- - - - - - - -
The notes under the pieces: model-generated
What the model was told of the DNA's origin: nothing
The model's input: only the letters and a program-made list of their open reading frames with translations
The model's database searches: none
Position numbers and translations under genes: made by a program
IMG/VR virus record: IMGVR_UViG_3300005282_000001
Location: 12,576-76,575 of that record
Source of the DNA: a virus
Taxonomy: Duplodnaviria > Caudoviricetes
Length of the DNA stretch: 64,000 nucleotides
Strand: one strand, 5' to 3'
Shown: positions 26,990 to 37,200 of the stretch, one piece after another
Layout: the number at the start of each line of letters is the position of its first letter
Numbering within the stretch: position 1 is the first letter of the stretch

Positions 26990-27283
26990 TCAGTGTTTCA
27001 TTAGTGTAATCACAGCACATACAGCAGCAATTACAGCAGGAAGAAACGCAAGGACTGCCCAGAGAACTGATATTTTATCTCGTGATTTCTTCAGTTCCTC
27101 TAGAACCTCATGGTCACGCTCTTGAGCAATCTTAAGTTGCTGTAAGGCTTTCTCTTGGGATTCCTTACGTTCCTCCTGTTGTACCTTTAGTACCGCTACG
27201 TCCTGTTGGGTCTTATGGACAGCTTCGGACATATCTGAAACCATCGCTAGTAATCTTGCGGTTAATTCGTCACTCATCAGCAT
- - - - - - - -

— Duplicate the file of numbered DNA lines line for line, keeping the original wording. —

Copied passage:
The notes under the pieces: model-generated
What the model was told of the DNA's origin: nothing
The model's input: only the letters and a program-made list of their open reading frames with translations
The model's database searches: none
Position numbers and translations under genes: made by a program
IMG/VR virus record: IMGVR_UViG_3300005282_000001
Location: 12,576-76,575 of that record
Source of the DNA: a virus
Taxonomy: Duplodnaviria > Caudoviricetes
Length of the DNA stretch: 64,000 nucleotides
Strand: one strand, 5' to 3'
Shown: positions 26,990 to 37,200 of the stretch, one piece after another
Layout: the number at the start of each line of letters is the position of its first letter
Numbering within the stretch: position 1 is the first letter of the stretch

Positions 26990-27283
26990 TCAGTGTTTCA
27001 TTAGTGTAATCACAGCACATACAGCAGCAATTACAGCAGGAAGAAACGCAAGGACTGCCCAGAGAACTGATATTTTATCTCGTGATTTCTTCAGTTCCTC
27101 TAGAACCTCATGGTCACGCTCTTGAGCAATCTTAAGTTGCTGTAAGGCTTTCTCTTGGGATTCCTTACGTTCCTCCTGTTGTACCTTTAGTACCGCTACG
27201 TCCTGTTGGGTCTTATGGACAGCTTCGGACATATCTGAAACCATCGCTAGTAATCTTGCGGTTAATTCGTCACTCATCAGCAT